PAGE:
Social entrepreneurship beyond livelihood

Chris Schnabel

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Social entrepreneurship beyond livelihood
BPI and Ateneo launch a social business competition that aims to widen the focus of social entrepreneurship

Two institutions in the banking and private education sectors have teamed up to launch a new business competition that promotes the cause of social entrepreneurship. 

The Bank of the Philippine Islands (BPI) Foundation and Ateneo de Manila University (ADMU) have partnered for a social business competition that addresses social issues but with a focus on profit and expandability.

With the partnership, chosen social entrepreneurs will benefit from business guidance provided by ADMU and access to financing through BPI’s network.

The competition, named BPI Sinag, kicked off on May 21.  Entries will be considered until the July 20 deadline.

BRAINSTORMING. The partners discuss how to best move social entrepreneurship forward.

Beyond livelihood

The combination of a bank with its wide, traditional base and an educational institution has yielded a slightly different focus from traditional social entrepreneurship.

“A lot of big business people say they want to work with social enterprises but they’re not exactly sure what a social enterprise is,” said Rudy Ang, dean of the John Gokongwei School of Management at ADMU.

Ang defined social entrepreneurship as “a business that can provide access to resources that can improve the quality of life of the poor in an affordable way.”

Another problem, Ang pointed out, is that many social entrepreneurship plans being started now are small without much hope of scaling up.

Because of this they tend to focus solely on providing jobs to the poor.

“While livelihood is a social problem, it’s perhaps the least sophisticated way of helping the poor. A regular business like SM provides livelihood through jobs, although you wouldn’t think of it as a social business,“ he said.

The key to this is finding affordable ways of providing the poor with continuous access to basic necessities.

“There’s many parts of the Philippines without access to energy, so how do we make off-grid energy available to them in a way that’s affordable?” Ang rhetorically asked.

The dean also gave clean water supply and basic financial access as examples of avenues to be explored.

The ability to expand is also important as it allows for more inclusive growth. This is where BPI, with its base of traditional business, can step in.

“One of the biggest advantages of tying up is not the competition itself but of greater awareness and connecting people who have not traditionally been involved in social entrepreneurship,” he said.

Scaling up

“What we bring to the table is that we are a financial institution, a huge organization when you take into account the whole Ayala group, and that allows for plenty of links as well as potential funding for small businesses,” said BPI Foundation executive director Fidelina Corcuera.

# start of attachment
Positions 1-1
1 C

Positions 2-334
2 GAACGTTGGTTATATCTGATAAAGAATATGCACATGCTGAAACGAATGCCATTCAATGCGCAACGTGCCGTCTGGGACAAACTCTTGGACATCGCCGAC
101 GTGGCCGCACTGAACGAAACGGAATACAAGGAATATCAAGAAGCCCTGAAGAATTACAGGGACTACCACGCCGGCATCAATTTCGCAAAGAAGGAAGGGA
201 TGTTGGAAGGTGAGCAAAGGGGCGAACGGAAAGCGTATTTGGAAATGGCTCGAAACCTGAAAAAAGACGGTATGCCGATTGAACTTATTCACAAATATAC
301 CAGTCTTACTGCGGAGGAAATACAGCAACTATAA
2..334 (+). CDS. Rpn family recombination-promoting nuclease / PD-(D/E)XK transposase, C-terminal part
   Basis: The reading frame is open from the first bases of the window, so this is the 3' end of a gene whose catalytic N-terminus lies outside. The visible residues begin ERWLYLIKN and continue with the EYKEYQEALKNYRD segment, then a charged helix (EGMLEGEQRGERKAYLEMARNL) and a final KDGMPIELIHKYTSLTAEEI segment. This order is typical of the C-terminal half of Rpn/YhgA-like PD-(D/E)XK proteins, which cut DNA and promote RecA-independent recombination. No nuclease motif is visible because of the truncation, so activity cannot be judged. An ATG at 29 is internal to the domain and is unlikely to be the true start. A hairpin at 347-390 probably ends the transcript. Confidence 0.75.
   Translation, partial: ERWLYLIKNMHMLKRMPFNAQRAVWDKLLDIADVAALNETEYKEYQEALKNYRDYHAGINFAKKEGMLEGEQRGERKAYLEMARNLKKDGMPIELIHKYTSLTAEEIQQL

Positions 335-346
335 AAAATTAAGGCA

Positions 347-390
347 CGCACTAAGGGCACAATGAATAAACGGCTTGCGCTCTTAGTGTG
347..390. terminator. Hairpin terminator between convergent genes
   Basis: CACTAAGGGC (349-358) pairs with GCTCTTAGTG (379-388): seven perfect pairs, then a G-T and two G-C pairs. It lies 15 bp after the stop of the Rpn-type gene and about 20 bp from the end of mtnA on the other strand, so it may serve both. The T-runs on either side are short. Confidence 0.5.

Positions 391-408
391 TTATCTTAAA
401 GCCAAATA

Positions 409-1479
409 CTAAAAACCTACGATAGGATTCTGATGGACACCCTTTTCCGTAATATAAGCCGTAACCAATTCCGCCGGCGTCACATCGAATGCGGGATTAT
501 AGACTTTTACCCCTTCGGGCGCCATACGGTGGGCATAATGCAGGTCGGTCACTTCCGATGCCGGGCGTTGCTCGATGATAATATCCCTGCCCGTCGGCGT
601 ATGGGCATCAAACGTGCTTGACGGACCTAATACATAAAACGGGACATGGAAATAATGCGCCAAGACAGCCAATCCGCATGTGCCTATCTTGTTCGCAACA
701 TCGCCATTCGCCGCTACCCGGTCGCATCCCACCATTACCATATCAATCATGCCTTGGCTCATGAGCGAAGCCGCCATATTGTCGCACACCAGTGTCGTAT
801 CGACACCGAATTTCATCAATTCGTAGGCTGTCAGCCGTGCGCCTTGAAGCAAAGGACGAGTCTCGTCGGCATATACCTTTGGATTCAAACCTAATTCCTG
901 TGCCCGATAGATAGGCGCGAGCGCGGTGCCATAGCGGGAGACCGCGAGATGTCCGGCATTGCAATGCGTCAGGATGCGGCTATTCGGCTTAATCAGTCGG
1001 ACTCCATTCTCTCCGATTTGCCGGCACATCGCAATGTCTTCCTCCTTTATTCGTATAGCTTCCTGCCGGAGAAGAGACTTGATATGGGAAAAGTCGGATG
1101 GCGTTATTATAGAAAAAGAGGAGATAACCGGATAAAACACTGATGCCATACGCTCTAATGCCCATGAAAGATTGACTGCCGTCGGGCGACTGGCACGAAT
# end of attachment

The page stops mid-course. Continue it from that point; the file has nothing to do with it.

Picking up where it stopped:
The bank also sees the competition as a way for it to get in touch with new business communities and ideas.

“There are new ideas and different markets now where we do not necessarily work in or have relationships in so there’s an opportunity,” Corcuera said.

POWERFUL IDEA. The idea of addressing social issues using an entrepreneurial mindset is a very powerful one, says Ayala Corporation Chairman Jaime Augusto Zobel de Ayala.

The competition

“We’re seeking millennials, people who are as creative as they are critical thinkers, that have the passion and skills to change the world through business,” said Corcuera.

The competition is open to entrepreneurs between the ages of 18 to 35, who have business ideas or existing businesses that have been running for less than 3 years, that addresses a social issue.

The entries will be considered and screened until July 20. The top candidates will be invited to a week-long business boot camp that starts on August 24.

The boot camp, run by the Ateneo Center for Social Entrepreneurship (ACSent), will teach candidates various business disciplines such as marketing, product development, and strategy.

Attendees of the boot camp would then present their businesses to an initial set of judges who would select the 10 most promising ones.

The 10 finalists, who are already guaranteed P50,000 ($1121) for their business, would then each go through a pitch day where they will present their business plans before a panel of highly acknowledged businessmen.

The panel will pick 5 out of the 10 finalists. The chosen 5 will each receive P200,000 ($4,485).

Of the remaining 5, the judges will select one grand prize winner, who will receive additional seed money. All 5 will also be provided with access to ADMU’s business incubation facilities and 6 months mentorship.

BPI foundation expects about 300 entries, based on previous research. Interested entrepreneurs can send in their applications through the BPI Sinag website or their Facebook page. –

$1 = P44.55

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